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Comparison of One and Two-Stage Revision of Total Hip Arthroplasty Complicated by InfectionA Markov Expected-Utility Decision Analysis
Christopher F. Wolf, MD1; Ning Yan Gu, PhD2; Jason N. Doctor, PhD3; Paul A. Manner, MD1; Seth S. Leopold, MD1
1 Department of Orthopaedics and Sports Medicine, University of Washington, Box 356500, 1959 N.E. Pacific Street, Seattle, WA 98195
2 Pharmerit North America, LLC, 4350 East West Highway, Suite 430, Bethesda, MD 20814. E-mail address: ngu@pharmerit.com
3 School of Pharmacy, University of Southern California, 1540 East Alcazar Street, CHP-140, Los Angeles, CA 90089-9004
View Disclosures and Other Information
Disclosure: The authors did not receive any outside funding or grants in support of their research for or preparation of this work. Neither they nor a member of their immediate families received payments or other benefits or a commitment or agreement to provide such benefits from a commercial entity.

Investigation performed at the University of Washington, Seattle, Washington
A commentary by Thomas J. Blumenfeld, MD, is available at www.jbjs.org/commentary and is linked to the online version of this article.

Copyright © 2011 by The Journal of Bone and Joint Surgery, Inc.
J Bone Joint Surg Am, 2011 Apr 06;93(7):631-639. doi: 10.2106/JBJS.I.01256
A commentary by Thomas J. Blumenfeld, MD, is available here
5 Recommendations (Recommend) | 3 Comments | Saved by 3 Users Save Case

Abstract

Background: 

Two-stage revisions of total hip arthroplasties complicated by chronic infection result in reinfection rates that are lower than those following single-stage revisions but may also result in increased surgical morbidity. Using a decision analysis, we compared single-stage and two-stage revisions to determine which treatment modality resulted in greater quality-adjusted life years (QALYs).

Methods: 

A review of the literature on the treatment of patients with an infection at the site of a total hip arthroplasty provided probabilities; utility values for common postoperative health states were determined in a previously published study. With these data, we conducted a Markov cohort simulation decision analysis. Sensitivity analysis validated the model, and comparisons were made in terms of QALYs.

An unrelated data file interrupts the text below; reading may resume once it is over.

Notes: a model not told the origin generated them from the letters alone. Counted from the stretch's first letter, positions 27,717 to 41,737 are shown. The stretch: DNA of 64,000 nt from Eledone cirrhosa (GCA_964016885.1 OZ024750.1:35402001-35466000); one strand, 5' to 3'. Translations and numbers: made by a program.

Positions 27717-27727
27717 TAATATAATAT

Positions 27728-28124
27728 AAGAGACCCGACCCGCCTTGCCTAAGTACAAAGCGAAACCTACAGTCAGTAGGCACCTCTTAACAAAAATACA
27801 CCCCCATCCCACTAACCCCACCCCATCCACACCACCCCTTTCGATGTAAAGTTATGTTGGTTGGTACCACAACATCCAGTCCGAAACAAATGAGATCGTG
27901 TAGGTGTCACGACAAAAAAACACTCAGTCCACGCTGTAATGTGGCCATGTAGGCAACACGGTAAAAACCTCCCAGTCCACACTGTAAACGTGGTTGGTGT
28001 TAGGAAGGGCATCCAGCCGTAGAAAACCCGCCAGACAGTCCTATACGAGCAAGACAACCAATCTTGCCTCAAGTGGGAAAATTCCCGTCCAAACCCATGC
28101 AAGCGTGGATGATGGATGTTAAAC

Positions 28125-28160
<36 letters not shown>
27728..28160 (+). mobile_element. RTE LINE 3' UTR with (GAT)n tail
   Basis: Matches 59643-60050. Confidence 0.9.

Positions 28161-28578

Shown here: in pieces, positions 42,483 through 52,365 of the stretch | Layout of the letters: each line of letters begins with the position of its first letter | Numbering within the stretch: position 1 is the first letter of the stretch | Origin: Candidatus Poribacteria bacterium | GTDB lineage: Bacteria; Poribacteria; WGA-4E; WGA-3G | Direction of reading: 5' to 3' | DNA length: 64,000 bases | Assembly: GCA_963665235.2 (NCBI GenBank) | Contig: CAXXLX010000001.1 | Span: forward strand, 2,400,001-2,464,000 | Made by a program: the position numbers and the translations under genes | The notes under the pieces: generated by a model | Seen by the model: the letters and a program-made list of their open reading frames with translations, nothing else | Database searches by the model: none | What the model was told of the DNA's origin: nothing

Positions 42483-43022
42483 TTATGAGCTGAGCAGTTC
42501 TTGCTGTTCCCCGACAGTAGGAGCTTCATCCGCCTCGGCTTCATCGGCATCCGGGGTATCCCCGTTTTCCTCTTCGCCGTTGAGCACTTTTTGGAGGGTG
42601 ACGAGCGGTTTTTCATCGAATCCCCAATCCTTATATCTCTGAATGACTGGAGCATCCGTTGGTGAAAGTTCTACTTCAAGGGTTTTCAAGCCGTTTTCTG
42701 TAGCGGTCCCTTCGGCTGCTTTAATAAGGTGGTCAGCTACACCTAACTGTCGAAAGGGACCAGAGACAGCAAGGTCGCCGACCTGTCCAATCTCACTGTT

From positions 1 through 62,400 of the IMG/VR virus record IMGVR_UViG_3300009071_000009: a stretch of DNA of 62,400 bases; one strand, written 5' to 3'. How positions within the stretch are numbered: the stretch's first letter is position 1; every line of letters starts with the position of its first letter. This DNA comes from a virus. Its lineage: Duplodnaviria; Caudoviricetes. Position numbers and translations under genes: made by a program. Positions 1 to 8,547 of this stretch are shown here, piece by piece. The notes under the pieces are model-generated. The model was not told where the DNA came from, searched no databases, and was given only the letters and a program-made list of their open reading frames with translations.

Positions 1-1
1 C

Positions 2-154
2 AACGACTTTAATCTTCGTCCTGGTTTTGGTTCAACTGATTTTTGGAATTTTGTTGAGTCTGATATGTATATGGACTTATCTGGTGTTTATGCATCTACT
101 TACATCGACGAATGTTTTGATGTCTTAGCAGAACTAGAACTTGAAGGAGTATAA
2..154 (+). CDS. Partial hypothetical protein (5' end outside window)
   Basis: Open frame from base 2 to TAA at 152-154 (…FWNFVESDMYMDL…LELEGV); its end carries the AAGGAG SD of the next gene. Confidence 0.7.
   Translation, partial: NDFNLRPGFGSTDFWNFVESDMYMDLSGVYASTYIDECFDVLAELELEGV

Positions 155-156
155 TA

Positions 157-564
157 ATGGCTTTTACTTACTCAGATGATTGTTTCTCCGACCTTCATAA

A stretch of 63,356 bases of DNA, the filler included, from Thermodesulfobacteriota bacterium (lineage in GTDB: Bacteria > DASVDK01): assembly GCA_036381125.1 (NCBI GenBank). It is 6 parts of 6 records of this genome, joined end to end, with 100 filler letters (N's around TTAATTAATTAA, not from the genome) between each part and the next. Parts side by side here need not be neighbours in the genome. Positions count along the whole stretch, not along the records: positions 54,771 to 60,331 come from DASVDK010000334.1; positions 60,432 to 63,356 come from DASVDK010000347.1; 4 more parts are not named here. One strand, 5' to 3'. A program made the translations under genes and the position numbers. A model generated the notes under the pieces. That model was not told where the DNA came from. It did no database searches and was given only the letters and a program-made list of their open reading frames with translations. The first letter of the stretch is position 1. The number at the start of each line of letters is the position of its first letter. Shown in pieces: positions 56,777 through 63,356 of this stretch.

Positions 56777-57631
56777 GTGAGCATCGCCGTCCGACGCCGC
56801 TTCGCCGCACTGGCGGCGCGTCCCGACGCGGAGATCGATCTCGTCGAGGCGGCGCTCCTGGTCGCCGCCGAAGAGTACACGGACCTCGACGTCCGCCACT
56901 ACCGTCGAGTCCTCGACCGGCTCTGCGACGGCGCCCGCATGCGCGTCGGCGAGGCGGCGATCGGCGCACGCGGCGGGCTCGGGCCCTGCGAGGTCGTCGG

Results: 

The twelve-month model favored direct-exchange revision over the two-stage approach, regardless of whether surgeon or patient-derived utilities were used (0.945 versus 0.896 and 0.897 versus 0.861 QALYs for the patient and surgeon models, respectively). Similar results were observed in a lifetime model with a ten-year life expectancy (7.853 versus 7.771, and 7.438 versus 7.362 QALYs, respectively). The findings were found to be robust in sensitivity analyses in which clinically relevant ranges of input variables were used.

Conclusions: 

This analysis favored the direct-exchange arthroplasty over the two-stage approach. This study should be considered hypothesis-generating for future randomized controlled trials in which, ideally, health end points will be considered in addition to the eradication of infection.

Level of Evidence: 

Economic and decision analysis Level II. See Instructions to Authors for a complete description of levels of evidence.

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    References

    Accreditation Statement
    These activities have been planned and implemented in accordance with the Essential Areas and policies of the Accreditation Council for Continuing Medical Education (ACCME) through the joint sponsorship of the American Academy of Orthopaedic Surgeons and The Journal of Bone and Joint Surgery, Inc. The American Academy of Orthopaedic Surgeons is accredited by the ACCME to provide continuing medical education for physicians.
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    Seth S. Leopold, MD
    Posted on October 21, 2011
    Dr. Romano's comments indeed are very thoughtful!
    University of Washington School of Medicine